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HEROES Act: Critical Solutions for Working Families



On May 14, the House of Representatives passed H.R. 6800, the HEROES Act. This critical legislation would benefit CWA members and our brothers and sisters across the nation. However, to become law, the bill still needs to pass the Senate, where Republican Leader Mitch McConnell has said that he opposes core provisions of the bill like extended unemployment protections and aid for state and local governments, and then needs to be signed by President Trump. Below are some key provisions of the bill that would benefit working people.

  • The HEROES Act would close many loopholes included in the Families First Coronavirus Response Act that prevented tens of millions of workers from accessing paid sick and emergency leave.
  • Eliminates the exemption that allowed large employers with more than 500 employees to escape the mandate to provide paid sick and emergency leave
  • Eliminates the health care provider and emergency responder exclusions that also allowed those employers to get out of providing paid leave
  • Expands emergency paid leave to cover the same purposes as emergency paid sick days
  • Expands caregiving & medical reasons for taking leave, including to allow leave in the event of a public order for self-isolation
  • Ensures that emergency FMLA leave does not count against your regular FMLA entitlement
  • Clarifies that non-profit employees are covered
  • Allows local governments and government entities to benefit from offsetting tax credits
  • The bill stops short of enacting permanent change, but extends the paid leave protections through December 31, 2021.


  • Provides $500 billion to assist state governments 
  • Provides $375 billion to assist local governments 
  • Provides $20 billion to assist governments of the Territories 
  • Funding is in the form of flexible direct grants that governments can use to replace forgone revenues or respond to COVID-19 related economic harm, and applies that same flexibility to the $150 billion in state and local grants enacted in the CARES Act.
  • Also provides $90 billion in funding directly for K-12 and higher education.
  • These changes would make it much easier for state and local governments to continue providing services and keep workers on payroll, even as they face huge revenue losses and cost increases as the result of COVID-19.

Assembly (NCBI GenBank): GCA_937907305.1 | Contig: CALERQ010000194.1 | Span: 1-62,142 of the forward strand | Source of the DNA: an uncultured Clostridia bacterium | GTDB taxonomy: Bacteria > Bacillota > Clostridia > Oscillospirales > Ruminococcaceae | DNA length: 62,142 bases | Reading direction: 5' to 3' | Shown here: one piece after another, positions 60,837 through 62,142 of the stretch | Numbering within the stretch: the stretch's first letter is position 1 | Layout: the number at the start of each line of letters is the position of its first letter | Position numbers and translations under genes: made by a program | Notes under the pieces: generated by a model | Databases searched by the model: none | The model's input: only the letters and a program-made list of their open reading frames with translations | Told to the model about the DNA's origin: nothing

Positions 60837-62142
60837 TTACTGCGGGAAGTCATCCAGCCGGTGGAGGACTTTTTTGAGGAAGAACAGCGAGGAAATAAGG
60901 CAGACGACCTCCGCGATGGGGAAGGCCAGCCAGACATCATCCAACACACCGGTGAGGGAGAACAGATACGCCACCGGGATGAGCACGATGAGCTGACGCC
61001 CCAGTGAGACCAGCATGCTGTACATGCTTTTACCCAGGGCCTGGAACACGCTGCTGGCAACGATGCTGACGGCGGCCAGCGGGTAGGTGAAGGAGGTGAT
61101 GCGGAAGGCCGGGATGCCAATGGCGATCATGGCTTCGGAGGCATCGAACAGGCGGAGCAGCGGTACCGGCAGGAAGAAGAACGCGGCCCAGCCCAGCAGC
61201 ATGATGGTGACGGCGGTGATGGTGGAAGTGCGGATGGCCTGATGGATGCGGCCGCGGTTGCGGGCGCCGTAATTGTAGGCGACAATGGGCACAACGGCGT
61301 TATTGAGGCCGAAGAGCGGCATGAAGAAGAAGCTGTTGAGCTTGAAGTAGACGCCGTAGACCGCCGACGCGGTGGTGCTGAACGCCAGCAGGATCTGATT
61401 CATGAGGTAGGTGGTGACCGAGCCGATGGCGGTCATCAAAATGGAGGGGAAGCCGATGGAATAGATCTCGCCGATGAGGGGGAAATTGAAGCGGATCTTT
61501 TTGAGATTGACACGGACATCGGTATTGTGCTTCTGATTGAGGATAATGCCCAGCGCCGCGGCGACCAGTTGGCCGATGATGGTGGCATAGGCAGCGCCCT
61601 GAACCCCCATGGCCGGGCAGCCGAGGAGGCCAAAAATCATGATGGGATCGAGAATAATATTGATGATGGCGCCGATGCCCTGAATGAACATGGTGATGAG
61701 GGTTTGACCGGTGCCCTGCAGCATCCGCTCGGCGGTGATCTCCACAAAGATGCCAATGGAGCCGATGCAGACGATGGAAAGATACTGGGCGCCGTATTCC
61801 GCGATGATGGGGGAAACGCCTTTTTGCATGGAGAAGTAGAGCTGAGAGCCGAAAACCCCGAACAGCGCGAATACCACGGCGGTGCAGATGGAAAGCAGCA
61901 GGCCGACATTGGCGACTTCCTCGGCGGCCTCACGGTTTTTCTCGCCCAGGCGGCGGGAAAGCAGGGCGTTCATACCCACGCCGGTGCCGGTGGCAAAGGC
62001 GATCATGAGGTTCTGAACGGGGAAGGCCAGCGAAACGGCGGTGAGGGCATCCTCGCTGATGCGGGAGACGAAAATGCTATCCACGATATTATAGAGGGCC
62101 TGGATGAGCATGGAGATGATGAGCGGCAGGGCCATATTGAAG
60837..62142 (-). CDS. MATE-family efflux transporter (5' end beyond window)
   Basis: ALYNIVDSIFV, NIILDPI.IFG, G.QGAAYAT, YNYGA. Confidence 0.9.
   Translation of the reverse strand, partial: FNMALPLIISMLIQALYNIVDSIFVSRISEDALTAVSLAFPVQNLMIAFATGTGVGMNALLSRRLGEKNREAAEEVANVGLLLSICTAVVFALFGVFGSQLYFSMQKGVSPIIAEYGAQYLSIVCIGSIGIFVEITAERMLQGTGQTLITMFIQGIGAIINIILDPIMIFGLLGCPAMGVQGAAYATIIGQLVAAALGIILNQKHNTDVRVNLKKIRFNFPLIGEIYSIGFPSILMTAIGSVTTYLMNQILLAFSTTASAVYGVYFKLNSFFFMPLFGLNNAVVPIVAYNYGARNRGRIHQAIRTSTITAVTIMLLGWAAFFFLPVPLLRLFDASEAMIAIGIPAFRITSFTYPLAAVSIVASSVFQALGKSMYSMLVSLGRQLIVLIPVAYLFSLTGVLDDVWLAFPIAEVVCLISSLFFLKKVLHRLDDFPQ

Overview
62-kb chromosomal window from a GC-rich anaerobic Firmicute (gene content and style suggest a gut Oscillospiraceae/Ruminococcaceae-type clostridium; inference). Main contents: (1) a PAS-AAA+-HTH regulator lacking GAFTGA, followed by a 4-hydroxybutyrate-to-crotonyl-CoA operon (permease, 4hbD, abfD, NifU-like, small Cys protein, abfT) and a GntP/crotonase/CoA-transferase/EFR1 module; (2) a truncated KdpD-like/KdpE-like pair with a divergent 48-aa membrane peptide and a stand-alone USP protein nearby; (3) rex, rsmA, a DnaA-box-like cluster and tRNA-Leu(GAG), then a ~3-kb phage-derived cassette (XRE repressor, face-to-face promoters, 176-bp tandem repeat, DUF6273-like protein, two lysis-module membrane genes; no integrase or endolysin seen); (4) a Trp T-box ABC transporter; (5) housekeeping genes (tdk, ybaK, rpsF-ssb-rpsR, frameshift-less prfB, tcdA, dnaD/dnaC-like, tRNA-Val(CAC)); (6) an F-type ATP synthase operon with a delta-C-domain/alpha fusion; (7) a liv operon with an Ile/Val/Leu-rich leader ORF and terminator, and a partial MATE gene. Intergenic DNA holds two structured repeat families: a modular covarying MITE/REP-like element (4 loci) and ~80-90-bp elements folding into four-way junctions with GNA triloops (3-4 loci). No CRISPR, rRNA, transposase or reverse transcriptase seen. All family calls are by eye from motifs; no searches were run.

• Includes the COVID–19 Every Worker Protection Act of 2020, which requires OSHA to issue a strong, enforceable standard within seven days to require all workplaces to develop and implement infection control plans based on CDC expertise
  • Mandates government tracking and investigation of work-related COVID-19 infections
  • Prevents employers from retaliating against workers who report problems that put workers at risk of contracting COVID-19


  • Expands the use and oversight of Defense Production Act (DPA) authorities: 
    • Clarifies the definition of critical assets to include critical medical supplies and equipment to increase the production and supply
    • Requires a study within 7 days of what supplies are needed and where, and directs the government to then develop immediate plans to produce those supplies
    • Amends the DPA to direct the President to utilize the Act to procure critical medical supplies when needed
    • Requires a study on establishing a secure supply chain for necessary medical supplies


  • Authorizes $13/hour premium pay for many essential workers--including workers in telecom, health care, aviation, journalism, and more--on top of regular wages of up to $10,000 per essential worker. This would apply to everyone in these sectors and is not dependent on working for a private/public employer or having a SSN.
  • Eligibility for payment begins retroactive to January 27, 2020, and lasts until 60 days after the last day of the ongoing COVID–19 Public Health Emergency.


  • Provides $3.6 billion for grants to States for contingency planning, preparation, and resilience of elections for Federal office
  • Requires states to create safety contingency plans to enable voting in federal elections during a public health or national emergency